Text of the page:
We have now been told repeatedly that Sunday night’s chaos in Spokane – the storm after the calm, the vandalism and confrontation, the tear gas and rubber bullets – was not us.
Not us. Not who we are. Mayor Nadine Woodward and a phalanx of community leaders held a press conference to reinforce that point Monday, standing before the boarded-up Nike store to deliver that message.
Out-of-towners. Outside agitators. Provocateurs.
I get this desire. I wrote something similar on Twitter, saying that the window smashers did not represent what this city did Sunday, when thousands of people rallied peacefully and passionately to protest the killing of George Floyd and the ugly history it represents. I think that’s true – that most of us, the best of us, are not represented by the people who were, for whatever reasons, spoiling for a fight, itching to destroy, trying to get the cops to overreact.
But that doesn’t mean none of us – no one who is part of this city and region – was involved in that debacle. It doesn’t mean we can exempt the probability that what happened Sunday night was, at least in part, us too – carried out by people with anarchic views, with simmering, misdirected rage, with ulterior motives, who returned to their homes right here in Spokane, in Eastern Washington, in North Idaho, in the Inland Northwest.
If we pretend that none of them are us, we ignore the reality that these nights and nights of mayhem across the country are illustrating: This violent schism is us. It grows from the country we have made and the divisions we have sown.
I’m sure some of those window-smashers don’t have Spokane addresses.
I’d also bet you anything that some of them – maybe even a lot of them – do.
Some of them were us. The spirit that motivated them, the anger that drove them, the outsiders’ infuriated attempts to tear down – that’s here, too, among us.
We make a serious mistake if we think it’s not. We make a mistake when we try to “other” away the problem. It’s not all that different from the mistake we make when we assume – as some of us do here – that we live outside the problems of race in America.
The truth about Sunday night is that no one, not the cops and not your overconfident friends on Facebook, knows with any certainty who was responsible for which acts. It was chaos. The looters didn’t wear name badges. The people who ignored the calls to disperse didn’t show their IDs. Among the tear-gassed hundreds – including several journalists doing their jobs and others protesting or observing – you could not remotely begin to perform such a sorting.
One of them. One of us. One of them. One of us.
There’s been too much confidence shown by those drawing these lines. Too much confidence in declaring who is us and who is them, and whence the problems came. There is something wrong in the insistence that this was only antifa, as some leaders who apparently did not notice what was visible and obvious before the event even started: the presence of militia and Proud Boy types, armed.
These groups are now being cited more and more around the country as instigators trying to fuel division and overshadow the protest movement. And these people – the radical right, in whatever shade you like – are definitely us.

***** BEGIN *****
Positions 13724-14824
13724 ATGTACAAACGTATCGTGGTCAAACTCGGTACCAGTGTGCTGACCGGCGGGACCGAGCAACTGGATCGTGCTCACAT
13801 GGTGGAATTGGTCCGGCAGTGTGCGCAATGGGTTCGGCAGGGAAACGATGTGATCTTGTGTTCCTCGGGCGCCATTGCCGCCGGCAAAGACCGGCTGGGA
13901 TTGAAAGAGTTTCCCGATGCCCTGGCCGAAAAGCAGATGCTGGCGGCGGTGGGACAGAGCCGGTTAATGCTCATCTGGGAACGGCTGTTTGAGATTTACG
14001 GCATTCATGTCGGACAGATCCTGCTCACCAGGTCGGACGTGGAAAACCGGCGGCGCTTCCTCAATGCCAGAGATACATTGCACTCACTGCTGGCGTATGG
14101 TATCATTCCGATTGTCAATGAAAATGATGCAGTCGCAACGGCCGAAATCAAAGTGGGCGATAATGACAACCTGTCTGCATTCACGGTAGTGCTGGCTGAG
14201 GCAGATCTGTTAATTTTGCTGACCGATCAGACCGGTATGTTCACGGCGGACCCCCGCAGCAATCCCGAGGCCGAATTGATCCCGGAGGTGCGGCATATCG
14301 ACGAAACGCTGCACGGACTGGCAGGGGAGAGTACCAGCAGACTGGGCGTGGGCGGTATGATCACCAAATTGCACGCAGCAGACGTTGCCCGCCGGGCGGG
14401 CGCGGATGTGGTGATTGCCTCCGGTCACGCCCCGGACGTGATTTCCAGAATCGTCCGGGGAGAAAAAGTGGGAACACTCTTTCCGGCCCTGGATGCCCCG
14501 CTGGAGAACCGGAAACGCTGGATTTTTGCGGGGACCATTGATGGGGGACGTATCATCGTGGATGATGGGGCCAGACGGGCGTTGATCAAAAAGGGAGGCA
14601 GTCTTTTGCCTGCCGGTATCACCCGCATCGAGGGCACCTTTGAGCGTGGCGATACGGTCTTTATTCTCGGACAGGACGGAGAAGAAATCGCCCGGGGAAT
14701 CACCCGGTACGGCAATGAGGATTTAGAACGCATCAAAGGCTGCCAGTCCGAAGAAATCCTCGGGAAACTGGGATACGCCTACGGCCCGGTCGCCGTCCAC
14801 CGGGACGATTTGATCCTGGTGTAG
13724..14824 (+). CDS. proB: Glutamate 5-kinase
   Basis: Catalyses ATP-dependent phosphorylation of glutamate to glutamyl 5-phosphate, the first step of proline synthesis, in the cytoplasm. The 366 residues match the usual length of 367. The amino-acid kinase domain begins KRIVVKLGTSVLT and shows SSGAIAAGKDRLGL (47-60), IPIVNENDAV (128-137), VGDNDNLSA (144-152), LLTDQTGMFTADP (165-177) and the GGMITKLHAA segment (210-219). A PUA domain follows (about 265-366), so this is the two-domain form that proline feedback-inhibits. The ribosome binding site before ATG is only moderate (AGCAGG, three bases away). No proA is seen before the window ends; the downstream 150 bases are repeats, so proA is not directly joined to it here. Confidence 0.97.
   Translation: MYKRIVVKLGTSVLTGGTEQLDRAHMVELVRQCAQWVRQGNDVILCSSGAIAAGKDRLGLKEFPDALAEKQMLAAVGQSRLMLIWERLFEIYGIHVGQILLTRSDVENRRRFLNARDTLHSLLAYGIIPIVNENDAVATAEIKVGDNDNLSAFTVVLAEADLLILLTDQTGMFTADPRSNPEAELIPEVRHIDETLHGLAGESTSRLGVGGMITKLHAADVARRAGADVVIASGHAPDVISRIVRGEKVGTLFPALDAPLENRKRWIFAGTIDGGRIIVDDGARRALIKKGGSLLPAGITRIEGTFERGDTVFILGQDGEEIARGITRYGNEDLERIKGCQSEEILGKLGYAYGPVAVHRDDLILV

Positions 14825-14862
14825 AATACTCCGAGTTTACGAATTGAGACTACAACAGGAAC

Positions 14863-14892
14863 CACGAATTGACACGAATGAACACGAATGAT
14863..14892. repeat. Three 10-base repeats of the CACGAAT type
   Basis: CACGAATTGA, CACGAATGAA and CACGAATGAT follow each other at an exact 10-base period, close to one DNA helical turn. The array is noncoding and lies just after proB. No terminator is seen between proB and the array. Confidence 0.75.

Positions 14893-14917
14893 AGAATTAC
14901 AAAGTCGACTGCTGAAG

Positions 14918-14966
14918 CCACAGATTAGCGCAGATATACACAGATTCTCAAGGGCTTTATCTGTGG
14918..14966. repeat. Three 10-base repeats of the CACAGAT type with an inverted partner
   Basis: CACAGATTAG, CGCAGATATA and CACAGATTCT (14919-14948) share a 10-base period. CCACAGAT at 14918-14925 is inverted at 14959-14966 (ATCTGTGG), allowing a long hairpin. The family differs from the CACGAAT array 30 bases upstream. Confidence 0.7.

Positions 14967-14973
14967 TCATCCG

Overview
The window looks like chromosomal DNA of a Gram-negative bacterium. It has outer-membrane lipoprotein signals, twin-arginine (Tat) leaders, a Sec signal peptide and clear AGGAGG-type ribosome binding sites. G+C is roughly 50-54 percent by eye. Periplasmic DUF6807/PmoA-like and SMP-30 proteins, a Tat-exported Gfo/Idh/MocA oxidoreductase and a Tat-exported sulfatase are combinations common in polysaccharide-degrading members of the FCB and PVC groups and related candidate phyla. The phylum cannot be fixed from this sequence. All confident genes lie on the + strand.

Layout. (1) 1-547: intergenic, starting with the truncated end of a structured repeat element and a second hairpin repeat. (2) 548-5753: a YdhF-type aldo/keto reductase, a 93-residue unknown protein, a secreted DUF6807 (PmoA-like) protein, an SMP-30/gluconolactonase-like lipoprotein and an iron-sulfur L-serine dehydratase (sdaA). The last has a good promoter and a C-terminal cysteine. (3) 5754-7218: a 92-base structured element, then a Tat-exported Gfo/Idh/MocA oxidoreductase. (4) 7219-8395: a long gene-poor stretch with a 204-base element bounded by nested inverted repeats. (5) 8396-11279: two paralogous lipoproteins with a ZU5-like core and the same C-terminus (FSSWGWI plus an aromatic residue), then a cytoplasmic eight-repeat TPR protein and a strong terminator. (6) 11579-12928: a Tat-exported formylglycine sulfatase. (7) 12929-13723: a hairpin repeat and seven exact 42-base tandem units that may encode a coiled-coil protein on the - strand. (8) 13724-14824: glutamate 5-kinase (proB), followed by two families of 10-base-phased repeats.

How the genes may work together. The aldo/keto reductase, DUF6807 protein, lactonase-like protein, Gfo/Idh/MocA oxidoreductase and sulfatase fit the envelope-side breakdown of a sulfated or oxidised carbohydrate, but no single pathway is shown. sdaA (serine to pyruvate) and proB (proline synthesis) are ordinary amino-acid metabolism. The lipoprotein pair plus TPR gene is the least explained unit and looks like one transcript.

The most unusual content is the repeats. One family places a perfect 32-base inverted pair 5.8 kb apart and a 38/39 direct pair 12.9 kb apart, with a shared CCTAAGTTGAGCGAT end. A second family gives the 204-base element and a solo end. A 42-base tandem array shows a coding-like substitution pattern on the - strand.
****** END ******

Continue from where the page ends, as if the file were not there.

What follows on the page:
I saw at least two guys in the tell-tale Hawaiian-shirt-and-military- surplus-costume that tells you they are eager for the next civil war – the so-called boogaloo, in the argot of the idiot online. You saw that outfit at the protests of the stay-home, too. I also saw two little clutches of tough guys in bullet-proof vests and the whole nine, and if they weren’t right-wing militia boys, I’ll eat my hat. More than one person reporting from the mayhem downtown noted the presence of Proud Boys and militia members. Militia leaders later bragged online about being there.
If you omit them from the story, your story is wrong. I also think there has been a simply extraordinary insistence by progressives that the unrest had nothing to do with antifa or people representing an anarchic left. As with the right-wing extremists, antifa is amorphous, leaderless, hard to pin down – but however you define it, it was obvious that some of those folks were there, obvious they were preparing for battle, and obvious they were there to go all the way into the night.
Betcha at least some of them live around here, too.
I don’t doubt that there were outside influences, external provocateurs. I definitely don’t doubt that there was a split between the large majority of people who protested peacefully here Sunday and others with ulterior motives and more radical aims. And I absolutely share the anger and frustration at those who helped to undermine what so many others did all day long – what they did in anger and frustration and exhaustion and moral outrage and in peace.
But we are kidding ourselves when we draw the boundaries of our community only around our own good selves.
Us is all of us, like it or not. At this moment of extraordinary national tension, so full of the potential for violence, so fractured at the core, so full of venom and incitement radiating from the White House, and so vilely attended by bigoted online calls to shoot protesters or run them over, us versus them is a disastrous formulation.
It’s hard to tear-gas a street full of us. Harder to fire rubber bullets into us. Much harder to shove us to the ground, spray us, club us, kneel right on our necks.
For that, you need a them.
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